Dale Carnegie 12 (twelve) ways to win people to your way of thinking Principle 1: The only way to get the best of an argument is to avoid it (You can't win an argument)
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The raconteur mentioned that the quotation was from the Bible. He was wrong. I knew that, I knew it positively. There couldn't be the slightest doubt about it. And so, to get a feeling of importance and display my superiority, I appointed myself as an unsolicited and unwelcome committee of one to correct him. He stuck to his guns. What? From Shakespeare? Impossible! Absurd! That quotation was from the Bible. And he knew it. The storyteller was sitting on my right; and Frank Gammond, an old friend of mine, was seated at my left. Mr. Gammond had devoted years to the study of Shakespeare, So the storyteller and I agreed to submit the question to Mr. Gammond. Mr. Gammond listened, kicked me under the table, and then said: "Dale, you are wrong. The gentleman is right. It is from the Bible." On our way home that night, I said to Mr. Gammond: "Frank, you knew that quotation was from Shakespeare," "Yes, of course," he replied, "Hamlet, Act Five, Scene Two. But we were guests at a festive occasion, my dear Dale. Why prove to a man he is wrong? Is that going to make him like you? Why not let him save his face? He didn't ask for your opinion. He didn't want it. Why argue with him? Always avoid the acute angle." The man who said that taught me a lesson I'll never forget. I not only had made the storyteller uncomfortable, but had put my friend in an embarrassing situation. How much better it would have been had I not become argumentative. It was a sorely needed lesson because I had been an inveterate arguer. During my youth, I had argued with my brother about everything under the Milky Way. When I went to college, I studied logic and argumentation and went in for debating contests. Talk about being from Missouri, I was born there. I had to be shown. Later, I taught debating and argumentation in New York; and once, I am ashamed to admit, I planned to write a book on the subject. Since then, I have listened to, engaged in, and watched the effect of thousands of arguments. As a result of all this, I have come to the conclusion that there is only one way under high heaven to get the best of an argument - and that is to avoid it. Avoid it as you would avoid rattlesnakes and earthquakes. Nine times out of ten, an argument ends with each of the contestants more firmly convinced than ever that he is absolutely right. You can't win an argument. You can't because if you lose it, you lose it; and if you win it, you lose it. Why? Well, suppose you triumph over the other man and shoot his argument full of holes and prove that he is non compos mentis. Then what? You will feel fine. But what about him? You have made him feel inferior. You have hurt his pride. He will resent your triumph. And - A man convinced against his will is of the same opinion still. Years ago Patrick J. O'Haire joined one of my classes. He had had little education, and how he loved a scrap! He had once been a chauffeur, and he came to me because he had been trying, without much success, to sell trucks. A little questioning brought out the fact that he was continually scrapping with and antagonizing the very people he was trying to do business with, If a prospect said anything derogatory about the trucks he was selling, Pat saw red and was right at the customer's throat. Pat won a lot of arguments in those days. As he said to me afterward, "I often walked out of an office saving: 'I told that bird something.' Sure I had told him something, but I hadn't sold him anything." My first problem was not to teach Patrick J. O'Haire to talk. My immediate task was to train him to refrain from talking and to avoid verbal fights. Mr. O'Haire became one of the star salesmen for the White Motor Company in New York. How did he do it? Here is his story in his own words: "If I walk into a buyer's office now and he says: 'What? A White truck? They're no good! I wouldn't take one if you gave it to me. I'm going to buy the whose-It truck,' I say, 'the whose-It is a good truck. If you buy the Whose-It, you'll never make a mistake. The Whose-Its are made by a fine company and sold by good people.' "He is speechless then. There is no room for an argument. If he says the Whose-It is best and I say sure it is, he has to stop. He can't keep on all afternoon saying, 'It's the best' when I'm agreeing with him. We then get off the subject of Whose-It and I begin to talk about the good points of the White truck. "There was a time when a remark like his first one would have made me see scarlet and red and orange. I would start arguing against the Whose-It; and the more I argued against it, the more my prospect argued in favor of it; and the more he argued, the more he sold himself on my competitor's product. "As I look back now I wonder how I was ever able to sell anything. I lost years of my life in scrapping and arguing. I keep my mouth shut now. It pays." As wise old Ben Franklin used to say: If you argue and rankle and contradict, you may achieve a victory sometimes; but it will be an empty victory because you will never get your opponent's good will. So figure it out for yourself. Which would you rather have, an academic, theatrical victory or a person's good will? You can seldom have both. The Boston Transcript once printed this bit of significant doggerel: Here lies the body of William Jay, Who died maintaining his right of way-He was right, dead right, as he sped along, but he's just as dead as if he were wrong. You may be right, dead right, as you speed along in your argument; but as far as changing another's mind is concerned, you will probably be just as futile as if you were wrong. Frederick S. Parsons, an income tax consultant, had been disputing and wrangling for an hour with a government tax inspector. An item of nine thousand dollars was at stake. Mr. Parsons claimed that these nine thousand dollars was in reality a bad debt, that it would never be collected, that it ought not to be taxed. "Bad debt, my eye!" retorted the inspector. "It must be taxed." "This inspector was cold, arrogant and stubborn," Mr. Parsons said as he told the story to the class. "Reason was wasted and so were facts. . . The longer we argued, the more stubborn he became. So I decided to avoid argument, change the subject, and give him appreciation. "I said, 'I suppose this is a very petty matter in comparison with the really important and difficult decisions you're required to make. I've made a study of taxation myself. But I've had to get my knowledge from books. You are getting yours from the firing line of experience. I sometime wish I had a job like yours. It would teach me a lot.' I meant every word I said. "Well." The inspector straightened up in his chair, leaned back, and talked for a long time about his work, telling me of the clever frauds he had uncovered. His tone gradually became friendly, and presently he was telling me about his children. As he left, he advised me that he would consider my problem further and give me his decision in a few days. "He called at my office three days later and informed me that he had decided to leave the tax return exactly as it was filed." This tax inspector was demonstrating one of the most common of human frailties. He wanted a feeling of importance; and as long as Mr. Parsons argued with him, he got his feeling of importance by loudly asserting his authority. But as soon as his importance was admitted and the argument stopped and he was permitted to expand his ego, he became a sympathetic and kindly human being. Buddha said: "Hatred is never ended by hatred but by love," and a misunderstanding is never ended by an argument but by tact, diplomacy, conciliation and a sympathetic desire to see the other person's viewpoint. Lincoln once reprimanded a young army officer for indulging in a violent controversy with an associate. "No man who is resolved to make the most of him," said Lincoln, "can spare time for personal contention. Still less can he afford to take the consequences, including the vitiation of his temper and the loss of self-control. Yield larger things to which you show no more than equal rights; and yield lesser ones though clearly your own. Better give your path to a dog than be bitten by him in contesting for the right. Even killing the dog would not cure the bite." In an article in Bits and Pieces," some suggestions are made on how to keep a disagreement from becoming an argument: Welcome the disagreement. Remember the slogan, "When two partners always agree, one of them is not necessary." If there is some point you haven't thought about, be thankful if it is brought to your attention. Perhaps this disagreement is your opportunity to be corrected before you make a serious mistake. Distrust your first instinctive impression. Our first natural reaction in a disagreeable situation is to be defensive. Be careful. Keep calm and watch out for your first reaction. It may be you at your worst, not you’re best. Control your temper. Remember, you can measure the size of a person by what makes him or her angry. Listen first. Give your opponents a chance to talk. Let them finish. Do not resist, defend or debate. This only raises barriers. Try to build bridges of understanding. Don't build higher barriers of misunderstanding. Look for areas of agreement. When you have heard your opponents out, dwell first on the points and areas on which you agree. Be honest, Look for areas where you can admit error and say so. Apologize for your mistakes. It will help disarm your opponents and reduce defensiveness. Promise to think over your opponents' ideas and study them carefully. And mean it. Your opponents may be right. It is a lot easier at this stage to agree to think about their points than to move rapidly ahead and find yourself in a position where your opponents can say: "We tried to tell you, but you wouldn't listen." Thank your opponents sincerely for their interest. Anyone who takes the time to disagree with you is interested in the same things you are. Think of them as people who really want to help you, and you may turn your opponents into friends. Postpone action to give both sides time to think through the problem. Suggest that a new meeting be held later that day or the next day, when all the facts may be brought to bear. In preparation for this meeting, ask yourself some hard questions: Could my opponents be right? Partly right? Is there truth or merit in their position or argument? Is my reaction one that will relieve the problem, or will it just relieving any frustration? Will my reaction drive my opponents further away or draw them closer to me? Will my reaction elevate the estimation good people have of me? Will I win or lose? What price will I have to pay if I win? If I am quiet about it, will the disagreement blow over? Is this difficult situation an opportunity for me? " Bits and Pieces, published by The Economics Press, Fairfield, N.J. Opera tenor Jan Peerce, after he was married nearly fifty years, once said: "My wife and I made a pact a long time ago, and we've kept it no matter how angry we've grown with each other. When one yells, the other should listen-because when two people yell, there is no communication, just noise and bad vibrations."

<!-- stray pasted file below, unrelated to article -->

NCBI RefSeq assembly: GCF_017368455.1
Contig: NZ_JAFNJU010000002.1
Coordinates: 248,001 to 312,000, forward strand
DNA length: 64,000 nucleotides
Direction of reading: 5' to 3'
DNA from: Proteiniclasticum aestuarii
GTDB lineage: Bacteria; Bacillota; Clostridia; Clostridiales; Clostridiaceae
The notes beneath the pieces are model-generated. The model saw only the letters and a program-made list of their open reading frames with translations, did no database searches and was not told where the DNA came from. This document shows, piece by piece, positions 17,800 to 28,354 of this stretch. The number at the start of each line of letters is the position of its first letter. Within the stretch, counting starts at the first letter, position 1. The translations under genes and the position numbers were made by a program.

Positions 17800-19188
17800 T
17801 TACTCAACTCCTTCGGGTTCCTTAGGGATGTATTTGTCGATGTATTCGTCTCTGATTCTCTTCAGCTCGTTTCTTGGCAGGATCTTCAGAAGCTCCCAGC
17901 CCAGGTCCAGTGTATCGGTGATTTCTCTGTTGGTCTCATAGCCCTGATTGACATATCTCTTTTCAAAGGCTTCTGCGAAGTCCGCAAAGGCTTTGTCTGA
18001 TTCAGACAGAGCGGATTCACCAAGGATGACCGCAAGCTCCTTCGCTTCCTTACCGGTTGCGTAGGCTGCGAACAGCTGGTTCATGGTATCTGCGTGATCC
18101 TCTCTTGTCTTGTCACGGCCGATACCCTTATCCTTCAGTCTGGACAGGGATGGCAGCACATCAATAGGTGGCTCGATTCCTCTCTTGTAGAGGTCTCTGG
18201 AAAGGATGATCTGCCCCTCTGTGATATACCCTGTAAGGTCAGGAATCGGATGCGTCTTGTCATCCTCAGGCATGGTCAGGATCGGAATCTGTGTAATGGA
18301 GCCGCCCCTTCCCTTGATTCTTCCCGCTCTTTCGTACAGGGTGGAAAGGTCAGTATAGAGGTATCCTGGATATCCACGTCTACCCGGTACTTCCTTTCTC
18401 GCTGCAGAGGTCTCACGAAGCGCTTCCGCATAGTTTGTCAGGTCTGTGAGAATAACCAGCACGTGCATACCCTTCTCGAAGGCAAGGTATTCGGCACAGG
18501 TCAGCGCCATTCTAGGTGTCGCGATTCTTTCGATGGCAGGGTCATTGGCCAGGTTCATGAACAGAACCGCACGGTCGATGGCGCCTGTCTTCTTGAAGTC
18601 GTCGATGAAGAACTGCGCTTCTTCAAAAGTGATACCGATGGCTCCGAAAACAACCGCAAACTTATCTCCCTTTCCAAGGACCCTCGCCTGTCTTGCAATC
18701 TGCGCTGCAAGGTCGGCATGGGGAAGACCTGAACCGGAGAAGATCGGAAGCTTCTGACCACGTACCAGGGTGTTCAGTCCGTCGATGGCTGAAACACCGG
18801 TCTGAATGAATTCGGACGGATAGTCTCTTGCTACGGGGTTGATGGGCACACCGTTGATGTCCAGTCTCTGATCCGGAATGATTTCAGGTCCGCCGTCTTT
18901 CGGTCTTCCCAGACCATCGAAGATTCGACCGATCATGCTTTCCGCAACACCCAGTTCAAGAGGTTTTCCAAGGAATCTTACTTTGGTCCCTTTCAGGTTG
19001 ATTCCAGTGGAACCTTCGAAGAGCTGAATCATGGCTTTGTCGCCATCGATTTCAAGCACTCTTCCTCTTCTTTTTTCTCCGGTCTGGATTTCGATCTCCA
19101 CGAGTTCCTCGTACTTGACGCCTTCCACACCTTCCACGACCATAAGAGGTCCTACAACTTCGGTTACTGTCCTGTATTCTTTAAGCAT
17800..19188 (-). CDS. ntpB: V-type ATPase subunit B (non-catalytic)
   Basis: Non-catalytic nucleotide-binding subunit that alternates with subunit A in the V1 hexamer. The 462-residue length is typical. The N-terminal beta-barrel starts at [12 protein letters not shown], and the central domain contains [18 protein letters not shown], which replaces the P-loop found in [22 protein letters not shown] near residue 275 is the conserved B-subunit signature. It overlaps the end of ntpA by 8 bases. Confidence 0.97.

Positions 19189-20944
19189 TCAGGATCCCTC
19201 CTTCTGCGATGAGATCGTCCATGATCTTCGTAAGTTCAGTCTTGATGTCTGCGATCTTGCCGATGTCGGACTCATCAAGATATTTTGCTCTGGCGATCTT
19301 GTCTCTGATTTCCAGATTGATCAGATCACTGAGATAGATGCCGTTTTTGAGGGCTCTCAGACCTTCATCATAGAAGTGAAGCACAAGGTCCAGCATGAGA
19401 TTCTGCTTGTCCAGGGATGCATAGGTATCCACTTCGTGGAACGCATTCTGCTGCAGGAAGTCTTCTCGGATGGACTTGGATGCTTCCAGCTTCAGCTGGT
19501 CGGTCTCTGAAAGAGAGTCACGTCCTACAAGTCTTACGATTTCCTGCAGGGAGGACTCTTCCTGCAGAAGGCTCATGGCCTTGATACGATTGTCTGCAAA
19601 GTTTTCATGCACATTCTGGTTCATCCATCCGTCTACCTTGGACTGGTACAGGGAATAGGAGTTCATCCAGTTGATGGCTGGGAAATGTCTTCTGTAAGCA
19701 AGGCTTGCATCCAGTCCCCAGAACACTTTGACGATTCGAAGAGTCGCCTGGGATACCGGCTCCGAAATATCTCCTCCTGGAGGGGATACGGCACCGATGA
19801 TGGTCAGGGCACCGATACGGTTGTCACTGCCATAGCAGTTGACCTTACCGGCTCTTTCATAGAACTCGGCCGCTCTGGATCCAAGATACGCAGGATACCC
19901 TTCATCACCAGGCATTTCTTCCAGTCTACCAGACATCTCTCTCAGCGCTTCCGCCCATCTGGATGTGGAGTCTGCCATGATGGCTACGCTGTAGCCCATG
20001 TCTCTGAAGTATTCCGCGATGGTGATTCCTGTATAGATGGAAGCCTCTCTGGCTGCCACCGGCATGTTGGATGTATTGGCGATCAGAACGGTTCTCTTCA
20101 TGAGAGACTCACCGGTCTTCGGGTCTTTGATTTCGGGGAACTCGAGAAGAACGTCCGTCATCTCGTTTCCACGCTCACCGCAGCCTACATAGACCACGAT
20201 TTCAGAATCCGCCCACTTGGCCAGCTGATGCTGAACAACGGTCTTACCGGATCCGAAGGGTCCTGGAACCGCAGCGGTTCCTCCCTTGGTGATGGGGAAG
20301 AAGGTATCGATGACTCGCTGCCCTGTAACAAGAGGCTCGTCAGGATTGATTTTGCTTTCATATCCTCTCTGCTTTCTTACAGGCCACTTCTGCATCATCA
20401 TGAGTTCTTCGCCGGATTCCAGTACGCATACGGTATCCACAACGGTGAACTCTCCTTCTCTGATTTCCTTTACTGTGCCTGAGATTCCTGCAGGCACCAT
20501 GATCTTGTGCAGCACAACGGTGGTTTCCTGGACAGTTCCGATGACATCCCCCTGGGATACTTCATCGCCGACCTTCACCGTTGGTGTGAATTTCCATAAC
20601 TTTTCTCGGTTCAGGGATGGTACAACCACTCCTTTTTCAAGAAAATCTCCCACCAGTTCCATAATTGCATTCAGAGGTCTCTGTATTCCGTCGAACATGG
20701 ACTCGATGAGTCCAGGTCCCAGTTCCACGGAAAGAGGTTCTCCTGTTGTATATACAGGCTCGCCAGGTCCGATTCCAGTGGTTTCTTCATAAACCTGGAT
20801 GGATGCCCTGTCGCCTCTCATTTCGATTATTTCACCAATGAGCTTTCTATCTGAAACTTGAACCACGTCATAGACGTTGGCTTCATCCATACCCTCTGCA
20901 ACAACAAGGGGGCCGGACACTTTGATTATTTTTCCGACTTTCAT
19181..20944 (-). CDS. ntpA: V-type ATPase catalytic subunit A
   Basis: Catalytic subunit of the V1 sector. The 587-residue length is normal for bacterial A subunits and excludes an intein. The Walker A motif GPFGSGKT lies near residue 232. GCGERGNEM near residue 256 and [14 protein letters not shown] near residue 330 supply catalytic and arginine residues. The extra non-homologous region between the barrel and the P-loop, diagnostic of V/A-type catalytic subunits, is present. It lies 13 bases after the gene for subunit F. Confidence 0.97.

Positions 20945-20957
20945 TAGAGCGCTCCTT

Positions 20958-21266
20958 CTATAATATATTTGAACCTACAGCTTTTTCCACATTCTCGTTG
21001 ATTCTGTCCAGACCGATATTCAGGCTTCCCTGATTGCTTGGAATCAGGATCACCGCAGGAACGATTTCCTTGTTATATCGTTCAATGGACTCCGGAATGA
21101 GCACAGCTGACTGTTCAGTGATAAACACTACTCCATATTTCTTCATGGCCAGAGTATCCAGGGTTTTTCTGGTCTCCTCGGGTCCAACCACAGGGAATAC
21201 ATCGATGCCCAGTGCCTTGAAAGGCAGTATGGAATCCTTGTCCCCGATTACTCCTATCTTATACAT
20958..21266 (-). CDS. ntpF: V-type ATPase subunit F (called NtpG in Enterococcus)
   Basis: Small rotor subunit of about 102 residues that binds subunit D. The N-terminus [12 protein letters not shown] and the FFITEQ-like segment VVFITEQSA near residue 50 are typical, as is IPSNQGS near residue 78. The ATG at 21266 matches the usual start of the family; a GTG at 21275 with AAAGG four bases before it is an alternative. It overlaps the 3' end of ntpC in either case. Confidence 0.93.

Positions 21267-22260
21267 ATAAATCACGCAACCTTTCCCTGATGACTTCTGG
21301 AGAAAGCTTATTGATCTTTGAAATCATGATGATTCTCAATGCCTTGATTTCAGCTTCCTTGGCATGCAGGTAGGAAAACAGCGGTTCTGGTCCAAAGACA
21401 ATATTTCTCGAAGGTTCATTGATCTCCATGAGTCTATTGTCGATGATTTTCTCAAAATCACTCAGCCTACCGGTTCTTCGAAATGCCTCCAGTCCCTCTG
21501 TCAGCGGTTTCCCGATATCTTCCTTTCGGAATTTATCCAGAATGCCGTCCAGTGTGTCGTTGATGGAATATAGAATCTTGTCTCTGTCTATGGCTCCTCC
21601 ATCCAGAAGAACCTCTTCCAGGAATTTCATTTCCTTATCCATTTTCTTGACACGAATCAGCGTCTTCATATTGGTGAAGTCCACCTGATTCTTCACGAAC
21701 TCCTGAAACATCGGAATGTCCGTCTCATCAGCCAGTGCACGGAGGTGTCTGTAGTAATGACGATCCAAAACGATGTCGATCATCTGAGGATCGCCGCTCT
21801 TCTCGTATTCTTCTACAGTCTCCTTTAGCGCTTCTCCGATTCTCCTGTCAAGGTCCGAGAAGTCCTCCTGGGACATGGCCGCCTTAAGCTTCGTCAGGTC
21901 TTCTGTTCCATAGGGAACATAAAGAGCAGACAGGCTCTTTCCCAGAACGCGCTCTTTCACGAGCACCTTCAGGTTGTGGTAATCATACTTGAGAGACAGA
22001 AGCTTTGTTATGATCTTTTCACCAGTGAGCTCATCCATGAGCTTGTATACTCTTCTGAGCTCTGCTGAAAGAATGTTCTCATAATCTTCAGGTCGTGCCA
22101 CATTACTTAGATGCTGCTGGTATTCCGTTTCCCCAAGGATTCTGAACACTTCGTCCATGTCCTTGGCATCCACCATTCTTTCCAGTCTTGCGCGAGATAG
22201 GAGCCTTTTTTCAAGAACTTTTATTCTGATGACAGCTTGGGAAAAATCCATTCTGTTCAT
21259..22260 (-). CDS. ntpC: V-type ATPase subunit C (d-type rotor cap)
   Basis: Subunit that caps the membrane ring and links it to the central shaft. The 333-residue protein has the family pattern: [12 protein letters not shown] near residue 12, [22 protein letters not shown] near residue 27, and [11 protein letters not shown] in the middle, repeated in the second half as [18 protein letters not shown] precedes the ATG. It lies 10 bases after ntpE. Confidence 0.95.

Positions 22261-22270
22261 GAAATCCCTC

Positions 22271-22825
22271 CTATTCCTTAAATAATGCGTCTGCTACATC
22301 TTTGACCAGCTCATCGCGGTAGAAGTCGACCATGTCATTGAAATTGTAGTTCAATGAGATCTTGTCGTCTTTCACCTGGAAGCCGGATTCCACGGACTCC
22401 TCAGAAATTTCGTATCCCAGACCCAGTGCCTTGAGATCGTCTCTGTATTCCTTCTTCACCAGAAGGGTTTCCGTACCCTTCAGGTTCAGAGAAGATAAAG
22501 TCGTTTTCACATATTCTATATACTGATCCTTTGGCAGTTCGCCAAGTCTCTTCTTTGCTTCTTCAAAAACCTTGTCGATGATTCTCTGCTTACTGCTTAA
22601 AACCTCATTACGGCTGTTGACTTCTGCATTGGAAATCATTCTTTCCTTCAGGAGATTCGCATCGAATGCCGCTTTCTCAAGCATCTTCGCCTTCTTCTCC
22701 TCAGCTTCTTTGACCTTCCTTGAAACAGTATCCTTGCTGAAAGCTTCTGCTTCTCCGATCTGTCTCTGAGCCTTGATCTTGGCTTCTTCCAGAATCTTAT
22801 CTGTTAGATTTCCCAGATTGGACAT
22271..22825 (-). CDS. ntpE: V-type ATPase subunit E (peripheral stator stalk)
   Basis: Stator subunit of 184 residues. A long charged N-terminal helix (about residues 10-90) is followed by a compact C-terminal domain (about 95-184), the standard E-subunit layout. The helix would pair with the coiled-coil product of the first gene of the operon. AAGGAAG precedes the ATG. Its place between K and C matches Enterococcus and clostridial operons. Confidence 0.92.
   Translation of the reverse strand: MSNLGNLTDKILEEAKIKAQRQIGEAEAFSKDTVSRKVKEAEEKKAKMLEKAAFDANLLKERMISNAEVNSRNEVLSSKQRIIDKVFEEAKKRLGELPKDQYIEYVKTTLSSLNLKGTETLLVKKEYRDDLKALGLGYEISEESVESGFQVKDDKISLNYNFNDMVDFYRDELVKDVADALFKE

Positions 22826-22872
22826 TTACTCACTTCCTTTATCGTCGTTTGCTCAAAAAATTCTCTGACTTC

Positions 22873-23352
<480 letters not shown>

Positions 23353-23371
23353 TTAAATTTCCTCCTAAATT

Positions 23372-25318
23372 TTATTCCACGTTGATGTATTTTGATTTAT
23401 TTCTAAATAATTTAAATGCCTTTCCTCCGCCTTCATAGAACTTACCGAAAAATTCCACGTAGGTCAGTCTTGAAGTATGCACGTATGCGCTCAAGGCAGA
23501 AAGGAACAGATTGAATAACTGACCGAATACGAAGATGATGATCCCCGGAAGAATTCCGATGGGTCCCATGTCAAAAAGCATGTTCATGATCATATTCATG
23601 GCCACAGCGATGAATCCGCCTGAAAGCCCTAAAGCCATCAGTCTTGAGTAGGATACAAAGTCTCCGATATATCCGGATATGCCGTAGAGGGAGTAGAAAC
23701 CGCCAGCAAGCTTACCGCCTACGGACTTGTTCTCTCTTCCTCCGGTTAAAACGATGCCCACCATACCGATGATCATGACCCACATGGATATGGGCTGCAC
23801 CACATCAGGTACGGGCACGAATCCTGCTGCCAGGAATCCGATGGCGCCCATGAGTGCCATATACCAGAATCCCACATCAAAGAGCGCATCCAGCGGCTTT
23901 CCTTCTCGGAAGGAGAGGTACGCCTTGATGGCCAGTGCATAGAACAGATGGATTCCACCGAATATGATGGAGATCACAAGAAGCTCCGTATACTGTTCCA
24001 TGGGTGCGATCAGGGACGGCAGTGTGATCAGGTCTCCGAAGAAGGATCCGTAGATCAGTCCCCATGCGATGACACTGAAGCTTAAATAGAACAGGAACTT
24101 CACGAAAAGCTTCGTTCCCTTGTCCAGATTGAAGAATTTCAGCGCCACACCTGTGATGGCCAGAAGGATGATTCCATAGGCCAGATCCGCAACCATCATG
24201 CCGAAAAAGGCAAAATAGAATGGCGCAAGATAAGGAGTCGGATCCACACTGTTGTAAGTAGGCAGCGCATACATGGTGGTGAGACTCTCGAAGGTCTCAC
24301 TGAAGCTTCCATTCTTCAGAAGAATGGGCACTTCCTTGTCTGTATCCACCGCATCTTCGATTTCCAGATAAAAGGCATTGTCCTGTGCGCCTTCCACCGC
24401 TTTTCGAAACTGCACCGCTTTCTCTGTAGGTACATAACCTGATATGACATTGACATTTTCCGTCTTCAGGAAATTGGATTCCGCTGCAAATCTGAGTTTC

Principle 1: The only way to get the best of an argument is to avoid it   12 (twelve) ways to win people
Principle 1: The only way to get the best of an argument is to avoid it